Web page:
Origin of the Five Keys for UNDERSTANDING arithmetic and Achieving LASTING SUCCESS in the Subject

The five keys are based on the answers to the following question about a number fact like 5 + 8 = 13: What must students know to understand it, not just know that 13 is the right answer?

For one, students must know what the equal sign means. In computer science and on a calculator, it means “get the answer.” In mathematics, it means or “is the same as.”

Students must also know what the plus sign means and, for number facts like 13 – 8 = 5, 5 x 8 = 40, and 40 ÷ 8 = 5, what the minus, times, and divide signs mean, thus the ASMD (addition, subtraction, multiplication, division) key to get to the heart of the operations, that they are the same as occur widely in daily living.

The numerals, themselves, must be understood. The numeral 5, for example, stands for “fiveness”: the quantity that collections like 5 toys, 5 books, 5 ducks, 5 flowers, 5 boys and girls, … have in common. In each case, the quantity is determined by counting, thus the use of Tap & Tally and its system of touching and counting on the numerals to give them meaning and, by counting forward, backward, and skip counting on the “touch points” of the numerals, to enable students to the number facts instead of guessing for the ones they don't remember or aren't sure of.

The numeral 13, the answer to 5 + 8, also requires understanding. Why is it written with a 1 in front of a 3? Why isn’t there a special symbol for it like there is for 5 and 8? More generally, how is it that no more than 0, 1, 2, 3, 4, 5, 6, 7, 8, and 9 are needed to express any quantity, no matter how big?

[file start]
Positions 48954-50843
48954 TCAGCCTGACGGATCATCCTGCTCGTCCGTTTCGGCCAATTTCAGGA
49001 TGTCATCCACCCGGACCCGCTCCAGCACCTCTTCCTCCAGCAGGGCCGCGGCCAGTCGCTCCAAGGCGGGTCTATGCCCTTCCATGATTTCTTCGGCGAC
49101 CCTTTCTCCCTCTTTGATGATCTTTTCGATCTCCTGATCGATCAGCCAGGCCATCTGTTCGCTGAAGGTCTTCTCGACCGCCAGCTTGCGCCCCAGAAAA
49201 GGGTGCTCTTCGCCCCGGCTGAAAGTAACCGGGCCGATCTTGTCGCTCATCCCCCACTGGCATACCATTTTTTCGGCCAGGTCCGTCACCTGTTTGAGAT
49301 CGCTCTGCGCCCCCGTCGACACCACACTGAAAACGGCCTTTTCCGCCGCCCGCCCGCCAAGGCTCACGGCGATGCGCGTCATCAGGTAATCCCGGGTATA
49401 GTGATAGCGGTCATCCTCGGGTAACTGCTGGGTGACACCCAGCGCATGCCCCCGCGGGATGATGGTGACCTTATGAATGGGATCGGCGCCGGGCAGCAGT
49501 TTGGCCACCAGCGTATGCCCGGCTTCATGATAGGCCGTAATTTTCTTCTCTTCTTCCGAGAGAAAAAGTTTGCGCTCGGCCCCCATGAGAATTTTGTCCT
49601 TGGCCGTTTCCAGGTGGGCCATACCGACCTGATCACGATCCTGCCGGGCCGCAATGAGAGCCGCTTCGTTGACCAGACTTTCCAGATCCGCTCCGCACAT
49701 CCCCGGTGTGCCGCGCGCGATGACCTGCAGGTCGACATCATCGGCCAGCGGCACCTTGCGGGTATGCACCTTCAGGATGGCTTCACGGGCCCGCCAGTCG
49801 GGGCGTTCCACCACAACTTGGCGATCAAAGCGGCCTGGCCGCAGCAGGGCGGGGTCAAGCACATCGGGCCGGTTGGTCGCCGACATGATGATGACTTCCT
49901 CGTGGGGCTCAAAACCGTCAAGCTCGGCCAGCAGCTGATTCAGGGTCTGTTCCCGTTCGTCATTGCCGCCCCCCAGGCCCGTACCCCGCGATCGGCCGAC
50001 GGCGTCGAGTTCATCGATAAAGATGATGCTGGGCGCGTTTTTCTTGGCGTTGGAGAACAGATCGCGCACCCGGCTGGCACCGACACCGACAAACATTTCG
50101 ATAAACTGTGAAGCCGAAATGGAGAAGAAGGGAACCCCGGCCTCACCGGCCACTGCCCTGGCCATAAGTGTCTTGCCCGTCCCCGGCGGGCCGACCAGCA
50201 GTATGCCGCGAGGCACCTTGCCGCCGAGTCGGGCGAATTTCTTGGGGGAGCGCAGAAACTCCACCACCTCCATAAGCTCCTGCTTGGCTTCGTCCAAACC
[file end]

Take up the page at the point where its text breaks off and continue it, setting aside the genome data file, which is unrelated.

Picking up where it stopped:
The answer lies in the nature of base 10 numeration, that the value of a digit in a numeral is the product of the digit and a power of 10 based on the digits “place” or position in the numeral. For 13, since the 1 is in the “tens” place, the overall value of 13 is 1x10+3. For a bigger numeral like 4,307, it would be 4x1000 + 3x100 + 0x10 + 7. Thus the to learn that the 1 in front of the 3 in 13 means that ten “the same” were traded for one of the next bigger thing.

The fifth or fractions key is needed to make sense out of 5/12 + 8/12 = 13/12. Unless one can literally picture what is going on, the answer is counterintuitive. Why isn’t it 13/24? Working with , like fraction circles, answers the question emphatically.

Put the five keys to the test. Pick up any elementary school math book and skim through the sections on how to add, subtract, multiply, and divide whole numbers, fractions, and decimals. Ignoring the technical jargon, like addends, products, least common denominators, …, none of which needs to be known to DO THE MATH, ask the question that led to the five keys: “What needs to be known to understand the math? What you will see is that all that changes in the books from grade to grade is the size of the numbers, not what needs to be understood. What needs to be understood for 23,478,049 + 8,906,382 is no different than for 5 + 8.